VA Fund to Ex-Leader: Give Back Your Severance Check

July 14, 2005 ( - The controversy continues this week over a $263,000 severance package to a former director of the Virginia Retirement System (VRS) and the plan demanded the money be returned.

The VRS board on Wednesday reversed the exit payment to former director W. Forrest Mathews Jr. (See  VA Officials Eye Ex-Pension Fund Chief’s Severance ), as Virginia Governor Mark Warner Wednesday night demanded that the trustee who negotiated the Matthew deal step down from his post, the Richmond Times Dispatch reported.

Instead of the original package, the board offered Matthews the largest severance allowable under Virginia law – six weeks pay or, in his case, about $15,000, the newspaper said. “We’ve got to be like Caesar’s wife,” said trustee Raymond   Wallace Jr., who criticized the disputed payment as an affront to state and local retirees. “Maybe we haven’t looked like her lately.”

For his part, Matthews, who served for three years in the $131,000-a-year post, told the Times Dispatch that he hadn’t decided whether to return the money as trustees demanded.

Though his performance was labeled “minimally acceptable” by chairman Paul Timmreck, Matthews was allowed to resign from the $43.9 billion pension fund amid trustee concerns about his managerial and communications skills.

After the Wednesday meeting, Warner sought the resignation of trustee and former VRS chairman Alfonso Samper “to begin restoring the trust” of public employees, governor’s office spokesman Kevin Hall, told the Times Dispatch.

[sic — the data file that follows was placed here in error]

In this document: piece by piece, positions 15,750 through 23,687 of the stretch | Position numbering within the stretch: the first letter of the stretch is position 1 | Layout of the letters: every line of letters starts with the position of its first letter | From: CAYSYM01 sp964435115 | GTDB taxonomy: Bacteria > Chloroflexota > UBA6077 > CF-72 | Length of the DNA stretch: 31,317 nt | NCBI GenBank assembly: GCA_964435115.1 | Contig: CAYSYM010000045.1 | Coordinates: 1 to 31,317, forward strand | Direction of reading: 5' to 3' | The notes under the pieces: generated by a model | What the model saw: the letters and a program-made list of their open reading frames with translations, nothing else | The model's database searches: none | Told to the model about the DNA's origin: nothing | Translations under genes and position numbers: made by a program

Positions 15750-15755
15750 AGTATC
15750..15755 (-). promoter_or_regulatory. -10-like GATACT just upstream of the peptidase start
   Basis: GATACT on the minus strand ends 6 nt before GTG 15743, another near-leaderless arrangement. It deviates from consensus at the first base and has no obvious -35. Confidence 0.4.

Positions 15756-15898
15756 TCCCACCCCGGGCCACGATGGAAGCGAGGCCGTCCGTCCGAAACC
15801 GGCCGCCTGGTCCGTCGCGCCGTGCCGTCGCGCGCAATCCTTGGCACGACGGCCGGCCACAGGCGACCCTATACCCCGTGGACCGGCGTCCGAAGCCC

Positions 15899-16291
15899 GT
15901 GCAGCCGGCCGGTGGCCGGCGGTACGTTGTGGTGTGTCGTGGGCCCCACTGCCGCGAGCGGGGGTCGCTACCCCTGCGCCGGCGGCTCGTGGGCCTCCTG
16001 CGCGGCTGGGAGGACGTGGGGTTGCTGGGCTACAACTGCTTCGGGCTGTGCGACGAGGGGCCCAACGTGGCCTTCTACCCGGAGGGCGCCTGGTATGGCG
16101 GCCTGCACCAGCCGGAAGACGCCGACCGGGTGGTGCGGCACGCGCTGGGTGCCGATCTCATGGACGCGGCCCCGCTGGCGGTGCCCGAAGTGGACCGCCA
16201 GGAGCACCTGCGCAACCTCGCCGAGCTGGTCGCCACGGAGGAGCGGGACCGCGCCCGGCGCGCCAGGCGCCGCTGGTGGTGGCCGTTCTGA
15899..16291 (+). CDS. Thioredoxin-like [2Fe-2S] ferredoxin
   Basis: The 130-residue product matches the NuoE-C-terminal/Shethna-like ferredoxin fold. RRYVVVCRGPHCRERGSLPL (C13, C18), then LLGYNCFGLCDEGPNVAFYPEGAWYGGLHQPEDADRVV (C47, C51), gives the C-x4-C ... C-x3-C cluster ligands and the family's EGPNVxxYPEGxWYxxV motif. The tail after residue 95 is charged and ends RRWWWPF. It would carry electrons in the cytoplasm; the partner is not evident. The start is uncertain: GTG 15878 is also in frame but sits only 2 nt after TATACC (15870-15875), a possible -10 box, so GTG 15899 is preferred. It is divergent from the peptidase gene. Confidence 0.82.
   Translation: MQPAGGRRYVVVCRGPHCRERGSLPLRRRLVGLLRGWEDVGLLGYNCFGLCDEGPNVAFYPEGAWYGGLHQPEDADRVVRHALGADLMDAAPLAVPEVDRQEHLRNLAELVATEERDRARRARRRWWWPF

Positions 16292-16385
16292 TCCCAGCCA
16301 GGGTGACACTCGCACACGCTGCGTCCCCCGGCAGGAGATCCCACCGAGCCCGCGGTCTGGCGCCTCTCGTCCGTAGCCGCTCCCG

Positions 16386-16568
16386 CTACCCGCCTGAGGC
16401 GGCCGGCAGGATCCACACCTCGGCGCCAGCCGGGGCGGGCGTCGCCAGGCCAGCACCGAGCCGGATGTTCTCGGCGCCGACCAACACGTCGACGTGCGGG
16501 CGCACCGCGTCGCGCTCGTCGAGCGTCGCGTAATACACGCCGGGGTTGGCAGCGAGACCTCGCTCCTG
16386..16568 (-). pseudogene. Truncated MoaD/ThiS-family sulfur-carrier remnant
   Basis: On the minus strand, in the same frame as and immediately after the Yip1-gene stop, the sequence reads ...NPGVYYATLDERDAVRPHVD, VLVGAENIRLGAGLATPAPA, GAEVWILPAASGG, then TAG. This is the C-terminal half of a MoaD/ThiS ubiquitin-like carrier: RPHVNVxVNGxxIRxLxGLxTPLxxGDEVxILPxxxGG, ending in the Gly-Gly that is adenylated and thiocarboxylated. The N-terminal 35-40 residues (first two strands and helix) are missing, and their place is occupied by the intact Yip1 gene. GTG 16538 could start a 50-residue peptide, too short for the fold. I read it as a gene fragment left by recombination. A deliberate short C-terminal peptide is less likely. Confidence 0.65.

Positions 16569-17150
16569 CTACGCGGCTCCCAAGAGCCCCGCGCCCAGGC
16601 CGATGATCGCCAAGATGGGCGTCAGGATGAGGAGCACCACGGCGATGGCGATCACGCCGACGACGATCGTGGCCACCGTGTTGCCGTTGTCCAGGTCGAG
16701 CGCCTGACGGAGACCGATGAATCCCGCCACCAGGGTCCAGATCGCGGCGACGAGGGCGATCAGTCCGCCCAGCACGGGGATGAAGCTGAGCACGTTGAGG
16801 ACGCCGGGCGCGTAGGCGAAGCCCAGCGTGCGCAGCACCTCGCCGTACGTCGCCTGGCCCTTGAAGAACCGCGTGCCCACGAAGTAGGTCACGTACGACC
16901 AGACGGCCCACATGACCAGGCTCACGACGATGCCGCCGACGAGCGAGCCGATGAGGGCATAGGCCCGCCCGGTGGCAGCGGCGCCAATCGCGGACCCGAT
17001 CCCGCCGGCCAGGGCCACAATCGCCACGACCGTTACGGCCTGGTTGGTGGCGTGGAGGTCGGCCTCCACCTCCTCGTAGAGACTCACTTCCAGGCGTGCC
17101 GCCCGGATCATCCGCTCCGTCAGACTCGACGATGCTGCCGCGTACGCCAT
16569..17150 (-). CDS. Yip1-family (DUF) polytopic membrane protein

As chairman, Samper fashioned the six-figure deal with Matthews that the state Joint Legislative Audit and Review Commission said was excessive and had not been authorized by the board.

According to the news reports, VRS has several options for recovering the money from Matthews, including making deductions from his monthly checks. The pension system also could ask the attorney general’s office to seek restitution from Matthews.

During yesterday’s meeting, Samper said VRS staff members never told him Matthews was covered by the state law limiting severance pay. Samper has said he believed he had the board’s consent when he began negotiations with Matthews last fall.

Also at the meeting, the trustees put in place a new rule that could prevent a repeat of the conditions under which Matthews was elevated in 2002 from an unsalaried, part-time chairman to VRS’ full-time director. To minimize the potential for conflict of interest, a trustee would have to be off the board or its investment advisory committee for five years to be eligible for employment at VRS, according to the newspaper.